Abdominal Aorta Aneurysm: My husband who has... - Care Community

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Abdominal Aorta Aneurysm

Lilyanna23 profile image

My husband who has an AAA has been told it has grown to a size where elective surgery may be necessary and an endovascular procedure is being considered. However, he has mild cognitive impairment and is awaiting assessment for dementia or alzheimers. We have been told that the operation may make his memory and cognitive abilities worse as during the operation they have to cut off his blood supply from the waist down. Has anyone else experienced this situation or by cutting off the blood circulation from the waist down would affect the blood circulation to the brain?

4 Replies
sassy59 profile image
sassy59Ambassador

Welcome to the Care Community Lilyanna23. What a difficult challenge for you and your dear husband. I must admit to knowing nothing about AAA or how the operation might affect your husbands cognitive abilities. I would suggest having an in depth talk with the surgeon expressing your concerns as I’m guessing the operation will need to be done at some point. My thoughts are with you both. Xxx

Callendersgal profile image
CallendersgalAdministrator

Hi Lilyanna23 and I join sassy59 in welcoming you to the Care Community. This is a real dilemma for you. It's not something I've had specific experience with though I have witnessed my sister's discomfort at having to decide whether to allow doctors to go ahead and give her husband with dementia an eye operation which would help his sight, but with a substantial loss of cognition would be difficult to explain to him. It wasn't as if each doctor was of the same opinion. While one would say that the gain might not be worth the confusion her husband would go through, another would say that it would help her husband to continue to be able to find his way around their home to a limited extent, for longer.None of us was really able to help with this. It seemed to be a no win situation and in the end she decided that the gain was not worth the distress he would go through.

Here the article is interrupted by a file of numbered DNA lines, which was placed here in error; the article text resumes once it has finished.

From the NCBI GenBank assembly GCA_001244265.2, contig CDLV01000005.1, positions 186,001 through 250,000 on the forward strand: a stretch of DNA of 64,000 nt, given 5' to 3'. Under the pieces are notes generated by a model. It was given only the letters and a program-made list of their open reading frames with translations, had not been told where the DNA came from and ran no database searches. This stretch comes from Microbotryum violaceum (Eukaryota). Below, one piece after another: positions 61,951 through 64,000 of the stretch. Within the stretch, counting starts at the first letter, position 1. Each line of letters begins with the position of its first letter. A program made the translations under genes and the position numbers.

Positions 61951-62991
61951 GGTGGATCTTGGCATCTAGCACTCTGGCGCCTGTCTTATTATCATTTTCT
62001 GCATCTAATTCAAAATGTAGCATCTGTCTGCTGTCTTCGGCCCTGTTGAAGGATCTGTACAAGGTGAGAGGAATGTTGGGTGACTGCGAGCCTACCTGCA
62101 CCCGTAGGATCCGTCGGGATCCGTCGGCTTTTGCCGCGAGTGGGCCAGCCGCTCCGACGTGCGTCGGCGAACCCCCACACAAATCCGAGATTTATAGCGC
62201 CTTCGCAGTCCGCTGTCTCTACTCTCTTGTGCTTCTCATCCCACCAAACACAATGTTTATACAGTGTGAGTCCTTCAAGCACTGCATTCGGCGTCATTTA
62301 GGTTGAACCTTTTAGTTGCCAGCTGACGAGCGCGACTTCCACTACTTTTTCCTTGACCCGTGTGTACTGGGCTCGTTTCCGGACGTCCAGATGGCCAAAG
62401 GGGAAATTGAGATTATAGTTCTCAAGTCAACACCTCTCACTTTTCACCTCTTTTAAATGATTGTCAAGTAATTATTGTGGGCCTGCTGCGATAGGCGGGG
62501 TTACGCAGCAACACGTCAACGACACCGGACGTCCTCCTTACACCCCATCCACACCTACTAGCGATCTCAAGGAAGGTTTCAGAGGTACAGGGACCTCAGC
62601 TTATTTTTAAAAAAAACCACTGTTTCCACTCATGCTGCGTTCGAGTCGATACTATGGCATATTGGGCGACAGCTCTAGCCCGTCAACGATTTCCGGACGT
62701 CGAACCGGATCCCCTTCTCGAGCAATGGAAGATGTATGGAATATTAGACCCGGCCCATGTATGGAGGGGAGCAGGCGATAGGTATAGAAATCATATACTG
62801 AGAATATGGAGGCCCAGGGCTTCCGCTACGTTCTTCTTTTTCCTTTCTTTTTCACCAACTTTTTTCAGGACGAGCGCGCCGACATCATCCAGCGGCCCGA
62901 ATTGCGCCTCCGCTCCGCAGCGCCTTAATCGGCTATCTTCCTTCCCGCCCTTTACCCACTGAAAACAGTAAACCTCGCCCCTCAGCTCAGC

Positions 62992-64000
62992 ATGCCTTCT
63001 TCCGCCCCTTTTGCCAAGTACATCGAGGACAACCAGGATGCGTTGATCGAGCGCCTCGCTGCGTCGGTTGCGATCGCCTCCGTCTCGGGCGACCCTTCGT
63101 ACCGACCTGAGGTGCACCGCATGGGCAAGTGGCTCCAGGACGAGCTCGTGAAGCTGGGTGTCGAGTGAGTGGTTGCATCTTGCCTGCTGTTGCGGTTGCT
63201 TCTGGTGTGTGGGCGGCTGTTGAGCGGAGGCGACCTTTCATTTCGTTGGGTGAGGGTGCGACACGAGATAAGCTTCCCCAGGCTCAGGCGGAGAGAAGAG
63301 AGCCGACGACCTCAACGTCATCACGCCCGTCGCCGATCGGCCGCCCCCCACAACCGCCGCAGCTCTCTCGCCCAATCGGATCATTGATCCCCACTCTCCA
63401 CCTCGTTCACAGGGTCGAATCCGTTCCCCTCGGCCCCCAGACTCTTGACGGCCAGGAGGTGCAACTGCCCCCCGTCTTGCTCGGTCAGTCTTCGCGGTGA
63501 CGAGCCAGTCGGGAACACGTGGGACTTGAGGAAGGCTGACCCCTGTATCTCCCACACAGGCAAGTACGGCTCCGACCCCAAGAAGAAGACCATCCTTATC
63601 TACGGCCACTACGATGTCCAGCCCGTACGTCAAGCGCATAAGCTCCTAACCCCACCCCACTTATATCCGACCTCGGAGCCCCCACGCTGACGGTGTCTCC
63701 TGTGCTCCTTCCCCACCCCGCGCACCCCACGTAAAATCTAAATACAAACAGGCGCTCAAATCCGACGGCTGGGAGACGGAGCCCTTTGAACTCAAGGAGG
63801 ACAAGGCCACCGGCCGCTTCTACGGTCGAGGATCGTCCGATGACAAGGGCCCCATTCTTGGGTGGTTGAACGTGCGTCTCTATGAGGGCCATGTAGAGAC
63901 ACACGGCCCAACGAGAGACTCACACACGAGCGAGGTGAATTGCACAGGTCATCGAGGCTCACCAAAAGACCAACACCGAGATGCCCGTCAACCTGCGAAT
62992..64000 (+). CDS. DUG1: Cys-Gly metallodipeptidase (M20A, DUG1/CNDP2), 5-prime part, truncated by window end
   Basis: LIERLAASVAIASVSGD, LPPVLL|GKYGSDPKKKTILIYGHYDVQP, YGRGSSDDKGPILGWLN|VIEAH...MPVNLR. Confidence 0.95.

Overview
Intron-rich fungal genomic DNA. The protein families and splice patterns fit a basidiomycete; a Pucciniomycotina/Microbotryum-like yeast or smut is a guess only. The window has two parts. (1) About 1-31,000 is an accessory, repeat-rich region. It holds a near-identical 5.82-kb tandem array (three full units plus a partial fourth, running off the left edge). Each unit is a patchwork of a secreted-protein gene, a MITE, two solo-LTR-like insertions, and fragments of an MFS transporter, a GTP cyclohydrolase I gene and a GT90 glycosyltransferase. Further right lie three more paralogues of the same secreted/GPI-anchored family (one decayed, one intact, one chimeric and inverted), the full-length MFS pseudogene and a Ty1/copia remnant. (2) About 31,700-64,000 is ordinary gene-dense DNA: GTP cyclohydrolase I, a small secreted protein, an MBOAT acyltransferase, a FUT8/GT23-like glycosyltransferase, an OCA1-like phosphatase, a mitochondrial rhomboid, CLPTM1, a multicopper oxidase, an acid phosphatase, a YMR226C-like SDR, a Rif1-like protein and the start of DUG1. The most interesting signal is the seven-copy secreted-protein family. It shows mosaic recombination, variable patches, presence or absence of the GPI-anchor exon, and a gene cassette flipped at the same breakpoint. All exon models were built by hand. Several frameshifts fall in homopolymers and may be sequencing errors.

But as I understand it, an intervention for an AAA can in some circumstances become critical. Does your husband have a specific diagnosis in terms of his loss of cognition? And would he be capable of deciding for himself at this point? If it is a definite diagnosis of one of the dementias, cognition is, sadly, likely to become more marked as time passes anyway. It then boils down to how you feel about hastening this, versus his AAA reaching a critical point where there's no option.

I feel for you both. There's no right or wrong decision and it's a very unpalatable choice to have to make. I hope you can make a decision you can live peaceably with. Please do let us know what you eventually decide.

I could not answer wether that would affect the blood circulation to the brain. However abdominal aortic aneurysms do run on my Dads side of the family. Both his older brothers were rushed to hospital when they were causing life threatening situations. The first one was not aware he had this aneurysm and if he had not been rushed to hospital he would have died, they had to revive him twice in the ambulance. The other was not quite as dramatic. My Dad had a yearly check up to make sure it was not growing too large. Maybe ask how big it could grow before it would be too big? My uncle was at 9 so that’s way too big. My Dad was at nearly 5, they said at 6 elective surgery was recommended. I have no idea what happens during surgery but I do know they fit some sort of say tube around the aorta to stop it growing and bursting.

Thank you for responding to my post. I guess a decision cannot be made until he has his memory assessment and a diagnosis from this. In the meantime I'm trying to do as much research into the statistics of the operation being successful without causing a permanent deterioration in his abilities. So far, I have found that there is a greater risk with a general anaesthetic of this happening, but very little information or patient experience of a spinal block causing cognitive deterioration. At the consultation the surgeon said she had had this very conversation many times with patients but I am finding it difficult to locate examples of this in the community.

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